S. Africa Rand Rebounds From 2-Week Low on Exporter Dollar Sales

South Africa’s rand gained against the dollar, pulling back after it depreciated to near a key technical level that spurred companies to convert export earnings into the local currency.

The rand rebounded after failing to weaken below 10.30 per dollar, a significant support level, said Mohammed Nalla, head of strategic research at Nedbank Group Ltd. Earlier today, the currency depreciated, extending a 2.8 percent slide this month after U.S. jobs data increased speculation of a stimulus reduction and before reports this week that may show mining output contracted in Africa’s biggest economy. Support and resistance are levels where traders cluster buy or sell orders.

“You’d need to see a sustained break of 10.30 per dollar before it can push much weaker,” Nalla said by phone from Johannesburg. “Exporters came in with a bit of appetite at those levels.”

South Africa’s currency gained 0.5 percent to 10.1554 per dollar by 4 p.m. in Johannesburg. It slumped as much as 0.9 percent today to 10.2983, the weakest level since June 24. Yields on benchmark 10.5 percent bonds due December 2026 were little changed at 8.11 percent.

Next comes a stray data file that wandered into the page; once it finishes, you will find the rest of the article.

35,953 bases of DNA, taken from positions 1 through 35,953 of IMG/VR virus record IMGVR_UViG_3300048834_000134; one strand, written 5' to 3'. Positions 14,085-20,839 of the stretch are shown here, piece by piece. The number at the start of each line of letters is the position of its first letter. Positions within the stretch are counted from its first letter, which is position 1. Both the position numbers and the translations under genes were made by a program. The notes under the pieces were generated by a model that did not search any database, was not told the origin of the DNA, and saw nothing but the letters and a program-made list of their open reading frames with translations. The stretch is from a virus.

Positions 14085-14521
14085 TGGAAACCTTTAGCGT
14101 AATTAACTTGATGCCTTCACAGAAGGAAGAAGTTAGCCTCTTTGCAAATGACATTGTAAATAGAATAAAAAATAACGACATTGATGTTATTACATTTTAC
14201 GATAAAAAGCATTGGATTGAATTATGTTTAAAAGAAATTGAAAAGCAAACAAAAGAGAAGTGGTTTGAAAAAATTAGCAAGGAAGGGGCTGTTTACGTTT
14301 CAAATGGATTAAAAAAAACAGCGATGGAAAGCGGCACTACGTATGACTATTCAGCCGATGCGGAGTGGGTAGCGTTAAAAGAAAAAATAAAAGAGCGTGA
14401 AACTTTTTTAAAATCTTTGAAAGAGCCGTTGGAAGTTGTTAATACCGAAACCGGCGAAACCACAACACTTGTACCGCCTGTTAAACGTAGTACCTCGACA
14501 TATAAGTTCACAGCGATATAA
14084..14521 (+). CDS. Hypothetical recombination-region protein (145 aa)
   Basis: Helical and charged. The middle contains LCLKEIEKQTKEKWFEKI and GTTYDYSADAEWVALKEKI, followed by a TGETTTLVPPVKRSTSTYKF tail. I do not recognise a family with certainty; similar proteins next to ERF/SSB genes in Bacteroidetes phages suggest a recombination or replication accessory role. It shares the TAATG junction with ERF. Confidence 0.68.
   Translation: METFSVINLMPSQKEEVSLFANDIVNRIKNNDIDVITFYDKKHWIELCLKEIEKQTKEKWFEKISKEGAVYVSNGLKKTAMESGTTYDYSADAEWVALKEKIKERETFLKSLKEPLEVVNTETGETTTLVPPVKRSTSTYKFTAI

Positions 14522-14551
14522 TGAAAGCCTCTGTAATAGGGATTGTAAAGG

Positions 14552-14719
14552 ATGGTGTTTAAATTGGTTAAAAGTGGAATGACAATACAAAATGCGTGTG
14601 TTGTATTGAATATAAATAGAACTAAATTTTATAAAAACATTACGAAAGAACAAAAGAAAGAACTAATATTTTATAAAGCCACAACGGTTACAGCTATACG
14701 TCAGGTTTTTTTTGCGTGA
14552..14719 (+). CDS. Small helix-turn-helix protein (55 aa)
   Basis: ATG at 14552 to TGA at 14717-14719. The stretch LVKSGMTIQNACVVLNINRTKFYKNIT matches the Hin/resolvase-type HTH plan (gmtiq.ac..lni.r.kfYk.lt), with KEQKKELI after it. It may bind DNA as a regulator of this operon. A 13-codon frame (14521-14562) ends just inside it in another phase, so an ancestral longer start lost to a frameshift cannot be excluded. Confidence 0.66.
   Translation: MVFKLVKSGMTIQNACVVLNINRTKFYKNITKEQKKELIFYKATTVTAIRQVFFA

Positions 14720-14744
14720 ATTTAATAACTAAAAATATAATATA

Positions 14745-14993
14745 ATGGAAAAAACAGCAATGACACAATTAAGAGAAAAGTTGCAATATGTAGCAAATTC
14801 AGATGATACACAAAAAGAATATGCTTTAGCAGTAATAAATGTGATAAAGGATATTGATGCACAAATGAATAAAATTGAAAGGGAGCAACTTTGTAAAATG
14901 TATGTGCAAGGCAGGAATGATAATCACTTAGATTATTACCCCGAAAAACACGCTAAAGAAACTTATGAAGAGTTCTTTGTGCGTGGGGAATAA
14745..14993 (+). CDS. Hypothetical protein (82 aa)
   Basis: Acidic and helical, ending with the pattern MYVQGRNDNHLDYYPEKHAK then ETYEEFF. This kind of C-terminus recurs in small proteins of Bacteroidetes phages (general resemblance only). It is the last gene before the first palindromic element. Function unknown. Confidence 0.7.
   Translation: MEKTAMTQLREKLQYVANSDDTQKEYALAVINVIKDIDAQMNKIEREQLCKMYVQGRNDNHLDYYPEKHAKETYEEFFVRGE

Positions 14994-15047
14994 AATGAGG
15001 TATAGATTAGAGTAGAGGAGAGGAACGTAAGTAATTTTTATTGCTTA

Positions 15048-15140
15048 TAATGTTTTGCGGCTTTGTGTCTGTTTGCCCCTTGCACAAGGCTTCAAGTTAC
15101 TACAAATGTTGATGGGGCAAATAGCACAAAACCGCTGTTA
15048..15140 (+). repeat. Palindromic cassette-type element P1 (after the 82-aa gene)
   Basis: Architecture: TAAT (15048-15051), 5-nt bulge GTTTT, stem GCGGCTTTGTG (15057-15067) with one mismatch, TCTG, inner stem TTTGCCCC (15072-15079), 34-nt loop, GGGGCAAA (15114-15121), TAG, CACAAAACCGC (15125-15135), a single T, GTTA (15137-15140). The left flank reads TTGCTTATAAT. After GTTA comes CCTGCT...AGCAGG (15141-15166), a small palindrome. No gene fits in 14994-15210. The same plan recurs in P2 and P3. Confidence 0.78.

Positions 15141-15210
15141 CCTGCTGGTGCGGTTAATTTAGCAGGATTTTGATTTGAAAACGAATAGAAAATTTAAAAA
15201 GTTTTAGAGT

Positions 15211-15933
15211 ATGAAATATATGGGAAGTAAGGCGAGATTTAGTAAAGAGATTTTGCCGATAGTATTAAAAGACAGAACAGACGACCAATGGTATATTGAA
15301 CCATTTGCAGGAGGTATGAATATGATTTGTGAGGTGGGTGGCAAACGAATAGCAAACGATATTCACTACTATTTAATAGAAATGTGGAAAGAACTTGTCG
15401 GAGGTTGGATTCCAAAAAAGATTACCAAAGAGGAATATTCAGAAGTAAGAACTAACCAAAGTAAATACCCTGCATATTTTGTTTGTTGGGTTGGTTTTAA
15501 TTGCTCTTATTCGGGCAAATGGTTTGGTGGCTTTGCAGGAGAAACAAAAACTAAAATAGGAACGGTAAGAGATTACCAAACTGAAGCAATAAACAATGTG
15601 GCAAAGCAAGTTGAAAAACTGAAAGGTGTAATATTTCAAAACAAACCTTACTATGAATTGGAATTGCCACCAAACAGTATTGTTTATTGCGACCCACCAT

U.S. employers added 195,000 workers last month, the report on July 5 showed, beating the increase of 165,000 predicted by economists. Federal Reserve Chairman Ben S. Bernanke said the central banks may slow bond purchases that fueled demand for higher-yielding assets if the economy continues to improve. Mining production in South Africa contracted in May while manufacturing slowed, reports may show this week.

Mining Production

“Strength in payrolls numbers with little doubt reinforced concerns about Fed tapering” of asset purchases, sending emerging-market currencies including the rand weaker, Bruce Donald, a currency strategist at Standard Bank Group Ltd., said in e-mailed comments. The Johannesburg-based lender adjusted its forecast for the rand to 10 per dollar by the end of the year from 9.75.

Mining production contracted 4.1 percent in May from a decline of 0.4 percent the previous month, a report may say on July 11, according to the median estimate of economists in a Bloomberg survey. Growth in manufacturing slowed to 2.9 percent from 7 percent, a separate report may show on the same day.

Before it's here, it's on the Bloomberg Terminal.
LEARN MORE